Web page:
Alnico magnets and their different uses

Alnico magnets were the strongest permanent magnets that existed until the introduction of rare earth magnets and, although somewhat displaced, Alnico magnets are still commonly used in various industries for specific jobs such as high temperature handling equipment and sensor manufacturing, among others.

Alnico magnets have long life, excellent temperature stability, high residual induction and relatively high energies due to their composition, a combination of aluminium (al), nickel (ni) and cobalt (co).

This development and introduction of Alnico meant that expensive electromagnets could be replaced with these permanent magnets in essential devices such as motors and generators.  But despite not having the prominence of years ago, Alnico magnets still perform better than their successors in specific situations and, therefore, are still used for many applications that require a very high temperature concentration such as;

  • Electric motor.

  • Microphones.

  • Engineering applications.

  • Aerospace applications.

  • Military applications.

  • Commonly used for various types of sensors.

In addition, Alnico magnets are widely used in rotary machinery, meters, instruments, detection devices and retention applications, to name a few.

It should be noted that Alnico is hard and brittle. Therefore, machining or drilling cannot be done by ordinary methods. Holes are usually drilled in the foundry, magnets are molded near the final size and then machined to closer tolerances.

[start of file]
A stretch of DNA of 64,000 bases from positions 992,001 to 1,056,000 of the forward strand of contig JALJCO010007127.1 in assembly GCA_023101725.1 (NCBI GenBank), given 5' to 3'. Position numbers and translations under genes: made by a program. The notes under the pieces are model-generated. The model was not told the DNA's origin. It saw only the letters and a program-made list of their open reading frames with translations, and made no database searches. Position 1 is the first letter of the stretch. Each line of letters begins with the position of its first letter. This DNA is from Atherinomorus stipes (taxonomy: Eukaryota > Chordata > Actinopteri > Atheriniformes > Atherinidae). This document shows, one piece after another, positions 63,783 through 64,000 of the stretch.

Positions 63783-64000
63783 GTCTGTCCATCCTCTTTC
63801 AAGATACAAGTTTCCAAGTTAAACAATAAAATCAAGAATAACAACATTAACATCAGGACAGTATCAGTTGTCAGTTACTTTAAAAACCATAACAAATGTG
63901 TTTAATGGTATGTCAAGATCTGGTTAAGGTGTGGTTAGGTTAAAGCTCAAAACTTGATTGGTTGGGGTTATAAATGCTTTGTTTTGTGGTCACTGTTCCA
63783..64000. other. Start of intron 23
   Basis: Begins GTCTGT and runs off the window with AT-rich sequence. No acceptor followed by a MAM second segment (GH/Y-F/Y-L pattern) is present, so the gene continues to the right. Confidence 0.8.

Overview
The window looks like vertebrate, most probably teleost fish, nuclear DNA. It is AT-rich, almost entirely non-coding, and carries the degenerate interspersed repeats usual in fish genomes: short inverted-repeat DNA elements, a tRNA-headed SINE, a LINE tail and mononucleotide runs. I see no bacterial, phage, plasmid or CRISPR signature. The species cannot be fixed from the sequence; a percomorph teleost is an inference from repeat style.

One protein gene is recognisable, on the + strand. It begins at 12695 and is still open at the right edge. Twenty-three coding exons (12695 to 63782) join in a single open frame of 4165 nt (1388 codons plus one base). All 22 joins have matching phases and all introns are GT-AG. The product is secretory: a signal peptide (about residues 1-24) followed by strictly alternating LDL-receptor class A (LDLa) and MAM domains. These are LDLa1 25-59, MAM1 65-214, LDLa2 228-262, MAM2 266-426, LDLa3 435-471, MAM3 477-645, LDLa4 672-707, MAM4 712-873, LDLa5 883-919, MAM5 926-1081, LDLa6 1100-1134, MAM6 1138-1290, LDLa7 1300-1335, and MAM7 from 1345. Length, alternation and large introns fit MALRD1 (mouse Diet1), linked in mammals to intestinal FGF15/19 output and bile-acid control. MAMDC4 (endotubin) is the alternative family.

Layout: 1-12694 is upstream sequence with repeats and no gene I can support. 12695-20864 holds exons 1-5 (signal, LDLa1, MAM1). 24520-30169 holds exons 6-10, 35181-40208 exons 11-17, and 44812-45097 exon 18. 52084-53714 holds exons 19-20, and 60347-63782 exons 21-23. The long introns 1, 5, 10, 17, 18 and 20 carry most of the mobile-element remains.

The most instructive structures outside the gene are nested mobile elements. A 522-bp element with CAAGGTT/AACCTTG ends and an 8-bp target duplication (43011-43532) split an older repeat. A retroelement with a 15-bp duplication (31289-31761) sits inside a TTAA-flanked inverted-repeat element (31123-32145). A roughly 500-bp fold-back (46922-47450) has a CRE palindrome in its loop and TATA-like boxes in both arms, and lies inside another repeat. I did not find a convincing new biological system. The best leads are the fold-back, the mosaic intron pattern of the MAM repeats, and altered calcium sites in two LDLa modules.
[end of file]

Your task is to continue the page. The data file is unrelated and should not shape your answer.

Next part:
Likewise, Alnico magnets have high magnetic resistance and low resistance to demagnetization and remagnetization.

Main elements of the Alnico     Percentage in weight
Aluminium (Al)     6% - 13%
Nickel (Ni)     13% 26%
Cobalt (Co)     0% - 42%
Copper (Cu)     2% - 6%
Titanium (ti)     0% -9%
Niobium (Nb)     0% -3%
Iron (Fe)    Balance (e.g. 30% -40%)

Advantages of Alnico magnets

  • Excellent temperature stability up to 1,000F.

  • High residual induction.

  • Alnico's corrosion resistance is considered excellent and no surface treatments are required.

  • Past Alnico magnets can be produced in relatively complex shapes.

Disadvantages of Alnico magnets

  • They can be demagnetized more easily than other magnetic materials.

  • They are relatively expensive, as they contain nickel and cobalt.

  • Alnico clot magnets often have cast pores and voids, which can be problematic for appearance and magnetic flux.

Their uses are based on their strength

Unlike, for example, ferrite magnets, Alnico magnets are generally stronger and are electrically conductive, while they are less fragile than most rare earth magnets and can produce a strong magnetic field. In addition, Alnico magnets can operate at the highest temperatures of any magnetic material and maintain their magnetism even when they are red-hot.

How is this possible? Because of its composition. Alnico magnets are manufactured by casting or sintering processes. Under the first mode of manufacture, a molten metal alloy is poured into a mold and then passed through several heat cycles. The final product is a magnet with a dark grey exterior, with a rough surface, but the machined magnet surfaces have a glossy appearance.

In the second way, they are manufactured by compacting fine Alnico powder in a press and then sintering the compacted powder into a solid magnet.

The typical composition of the Alnico alloy is:

If you are interested in learning more about Alnico magnets, at IMA we have a wide variety of them and help you choose the right model for your needs. If you have any questions, ask us.

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